The opening area S referred to herein is the area where liquid is essentially supplied from the liquid supply port 5 toward the liquid flow path 3, and for the present embodiment, this opening area is the one surrounded by the three sides of the liquid supply port 5 and the edge portion 9A of the fixing member 9 as shown in FIG. 1 and FIG. 3.

Also, as shown in FIG. 4, there is no obstacle, such as a valve, between the heat generating element 4 serving as the electrothermal converting member, and the discharge port 7, hence maintaining the “linearly communicative state” which is the linear flow path structure with respect to the liquid flow. More preferably, it is desirable to form the ideal state where the discharge condition, such as the discharge direction and speed of discharging droplets, is stabilized at a high level by matching the propagating direction of pressure waves generated at the time of creating bubble with the following liquid flow and discharge directions linearly. In accordance with the present invention, for the achievement of this ideal state or for the approximation thereof, it should be good enough as one of definitions if only the structure is arranged so that the discharge port 7 and the heat generating element 4, particularly the discharge port side (downstream side) of the heat generating element, which has influence on the bubble on the discharge port side, are connected directly by straight line. This state makes it possible to observe the heat generating element, the downstream side thereof, in particular, from the outer side of the discharge port if there is no liquid in the flow path (see FIG. 4).

Now, the detailed description will be made of the discharge operation of the liquid discharge head in accordance with the present embodiment. FIGS. 5A, 5B, 6A, 6B, 7A and 7B are sectional views which illustrate the discharge operation of the liquid discharge head whose structure is shown in FIGS. 1 to 3, taken along in the direction of the liquid flow path. At the same time, the characteristic phenomena are represented in the six steps in FIGS. 5A, 5B, 6A, 6B, 7A and 7B. Also, in FIGS. 5A, 5B, 6A, 6B, 7A and 7B, a reference mark M designates the meniscus formed by discharge liquid.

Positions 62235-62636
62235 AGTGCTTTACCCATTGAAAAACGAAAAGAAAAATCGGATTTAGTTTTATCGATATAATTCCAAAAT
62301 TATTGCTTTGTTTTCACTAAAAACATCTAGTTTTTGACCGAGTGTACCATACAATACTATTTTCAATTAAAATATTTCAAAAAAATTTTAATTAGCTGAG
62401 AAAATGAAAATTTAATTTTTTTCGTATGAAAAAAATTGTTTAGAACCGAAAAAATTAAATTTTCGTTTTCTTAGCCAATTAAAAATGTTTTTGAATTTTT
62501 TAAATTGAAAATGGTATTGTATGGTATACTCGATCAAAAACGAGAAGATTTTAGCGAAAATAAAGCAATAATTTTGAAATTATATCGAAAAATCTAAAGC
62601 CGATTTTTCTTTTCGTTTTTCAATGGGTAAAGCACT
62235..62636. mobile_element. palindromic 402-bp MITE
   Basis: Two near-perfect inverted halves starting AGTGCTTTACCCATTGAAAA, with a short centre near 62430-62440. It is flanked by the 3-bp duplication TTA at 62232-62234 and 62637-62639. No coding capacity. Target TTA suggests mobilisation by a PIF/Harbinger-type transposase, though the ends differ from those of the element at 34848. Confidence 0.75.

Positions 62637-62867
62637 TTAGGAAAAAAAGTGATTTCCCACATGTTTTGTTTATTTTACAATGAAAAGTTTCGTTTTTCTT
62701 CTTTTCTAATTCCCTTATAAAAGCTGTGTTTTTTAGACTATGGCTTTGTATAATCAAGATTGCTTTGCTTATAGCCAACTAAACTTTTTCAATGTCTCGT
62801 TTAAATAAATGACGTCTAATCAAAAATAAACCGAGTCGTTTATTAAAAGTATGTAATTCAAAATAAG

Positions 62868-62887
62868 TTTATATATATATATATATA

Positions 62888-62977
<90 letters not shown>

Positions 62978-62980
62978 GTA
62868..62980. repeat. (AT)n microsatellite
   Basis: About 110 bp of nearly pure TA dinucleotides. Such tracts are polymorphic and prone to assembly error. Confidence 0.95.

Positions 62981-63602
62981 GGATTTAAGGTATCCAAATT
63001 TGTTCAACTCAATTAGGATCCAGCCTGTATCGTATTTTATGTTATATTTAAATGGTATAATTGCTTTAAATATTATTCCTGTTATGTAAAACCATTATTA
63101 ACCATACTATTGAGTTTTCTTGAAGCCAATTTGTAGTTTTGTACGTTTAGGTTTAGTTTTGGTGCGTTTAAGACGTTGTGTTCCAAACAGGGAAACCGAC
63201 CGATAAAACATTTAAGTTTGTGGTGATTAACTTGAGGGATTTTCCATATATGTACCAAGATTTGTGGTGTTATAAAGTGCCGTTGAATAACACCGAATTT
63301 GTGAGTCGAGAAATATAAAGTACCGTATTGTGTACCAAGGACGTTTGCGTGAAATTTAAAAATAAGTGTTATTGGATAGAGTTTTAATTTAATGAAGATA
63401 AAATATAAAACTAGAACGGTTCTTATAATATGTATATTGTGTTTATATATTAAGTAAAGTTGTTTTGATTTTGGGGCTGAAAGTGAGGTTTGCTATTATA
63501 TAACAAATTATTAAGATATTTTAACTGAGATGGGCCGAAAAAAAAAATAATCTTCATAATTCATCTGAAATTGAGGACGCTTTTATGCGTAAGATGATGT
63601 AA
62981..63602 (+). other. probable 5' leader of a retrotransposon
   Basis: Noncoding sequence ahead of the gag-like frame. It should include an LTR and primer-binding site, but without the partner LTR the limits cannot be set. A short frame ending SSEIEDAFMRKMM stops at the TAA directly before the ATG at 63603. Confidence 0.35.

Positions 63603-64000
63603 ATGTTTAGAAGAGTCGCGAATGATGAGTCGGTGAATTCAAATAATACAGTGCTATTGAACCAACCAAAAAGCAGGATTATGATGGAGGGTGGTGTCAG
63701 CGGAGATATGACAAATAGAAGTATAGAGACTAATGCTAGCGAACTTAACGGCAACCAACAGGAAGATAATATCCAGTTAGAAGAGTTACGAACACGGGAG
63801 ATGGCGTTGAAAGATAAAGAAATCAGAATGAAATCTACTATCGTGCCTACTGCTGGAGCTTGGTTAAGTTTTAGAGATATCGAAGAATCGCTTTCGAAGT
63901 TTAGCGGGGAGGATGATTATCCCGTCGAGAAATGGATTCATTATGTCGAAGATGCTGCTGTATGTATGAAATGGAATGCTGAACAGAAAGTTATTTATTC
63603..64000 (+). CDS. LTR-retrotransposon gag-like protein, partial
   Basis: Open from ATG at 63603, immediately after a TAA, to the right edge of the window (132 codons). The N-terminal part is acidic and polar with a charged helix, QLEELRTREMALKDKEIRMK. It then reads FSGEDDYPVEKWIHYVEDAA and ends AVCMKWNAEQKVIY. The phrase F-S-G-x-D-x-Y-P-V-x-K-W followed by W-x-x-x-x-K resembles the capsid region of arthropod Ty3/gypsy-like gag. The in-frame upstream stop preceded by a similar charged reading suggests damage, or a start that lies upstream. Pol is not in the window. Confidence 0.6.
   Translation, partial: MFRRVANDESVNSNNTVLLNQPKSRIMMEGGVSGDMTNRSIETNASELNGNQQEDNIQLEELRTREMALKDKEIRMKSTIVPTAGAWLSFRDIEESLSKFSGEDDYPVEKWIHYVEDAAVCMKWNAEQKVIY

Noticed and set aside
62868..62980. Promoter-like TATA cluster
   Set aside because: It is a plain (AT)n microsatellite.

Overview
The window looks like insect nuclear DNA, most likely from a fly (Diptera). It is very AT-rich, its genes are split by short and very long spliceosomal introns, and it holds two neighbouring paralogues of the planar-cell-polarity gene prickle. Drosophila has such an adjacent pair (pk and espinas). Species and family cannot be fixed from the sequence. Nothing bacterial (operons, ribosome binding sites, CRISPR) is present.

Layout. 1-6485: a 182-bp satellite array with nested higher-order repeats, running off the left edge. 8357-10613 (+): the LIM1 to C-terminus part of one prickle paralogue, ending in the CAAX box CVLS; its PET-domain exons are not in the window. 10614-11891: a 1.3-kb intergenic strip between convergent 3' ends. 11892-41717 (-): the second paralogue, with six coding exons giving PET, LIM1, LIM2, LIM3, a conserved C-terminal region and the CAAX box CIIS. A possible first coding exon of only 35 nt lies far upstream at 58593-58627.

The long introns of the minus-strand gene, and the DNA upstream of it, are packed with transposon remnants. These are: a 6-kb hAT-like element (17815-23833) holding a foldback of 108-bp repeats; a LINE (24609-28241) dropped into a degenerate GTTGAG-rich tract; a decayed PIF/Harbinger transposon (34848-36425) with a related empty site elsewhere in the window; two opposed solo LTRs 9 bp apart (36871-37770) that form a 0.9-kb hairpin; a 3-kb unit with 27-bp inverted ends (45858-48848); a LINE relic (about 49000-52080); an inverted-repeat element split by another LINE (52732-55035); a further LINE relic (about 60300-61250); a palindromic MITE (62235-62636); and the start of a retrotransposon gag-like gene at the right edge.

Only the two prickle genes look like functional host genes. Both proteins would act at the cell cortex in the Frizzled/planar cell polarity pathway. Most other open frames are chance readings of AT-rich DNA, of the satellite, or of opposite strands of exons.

FIG. 5A shows the state before energy, such as electric energy, is applied to the heat generating element, where no heat is generated by the heat generating element. In this state, a minute gap (10 μm or less) exists between the movable member 8 installed between the liquid supply port 5 and the liquid flow path 3, and the formation surface of the liquid supply port 5.

FIG. 5B shows the state where a part of liquid filled in the liquid flow path 3 is heated by the heat generating element 4, and film boiling occurs on the heat generating element 4 to enable bubble 21 to grow isotropically. Here, the “isotropic growth of bubble” means the state where each of the bubble growing velocities is substantially equal on any position of the surface of the bubble directed toward the vertical line of the bubble surface.

In the isotropically growing step of the bubble 21 at the bubbling initiation, the movable member 8 closes the liquid supply port 5 by being closely in contact with the circumference of the liquid supply port 5, and the interior of the liquid flow path 3 becomes essentially closed with the exception of the discharge port 7. This closed condition is maintained in some period in the isotropical growing step of the bubble 21. Here, the period during which the closed condition is maintained may be the one from the application of driving voltage to the heat generating element 4 to the termination of the isotropical growing step of the bubble 21. Also, in this closed state, the inertance (hardness of movement when liquid moves from its stationary condition) on the liquid supply port side from the center of the heat generating element 4 in the liquid flow path 3 becomes essentially infinite. At this juncture, the inertance from the heat generating element 4 to the liquid supply port side is closer to infinity if the distance becomes more between the heat generating element 4 and the movable member 8. Here, also, the maximum amount is defined as h1 for the free end of the movable member 8 displaced to the liquid supply port 5 side.

FIG. 6A shows the state where the bubble 21 continues to be grown. In this state, since the interior of the liquid flow path 3 is essentially closed with the exception of the discharge port 7 as described above, liquid does not flow to the liquid supply port 5 side. Therefore, the bubble can be developed greatly to the discharge port 7 side, but not allowed to develop considerably to the liquid supply port 5 side. Then, the bubble is continuously grown on the discharge port 7 side of the bubble generating area 11. On the contrary, however, the bubble growth is suspended on the liquid supply port 5 side of the bubble generating area 11. In other words, this suspended condition of bubble growth presents the maximum bubbling state on the liquid supply port 5 side of the bubble generating area 11. The bubbling volume at this juncture is defined as Vr.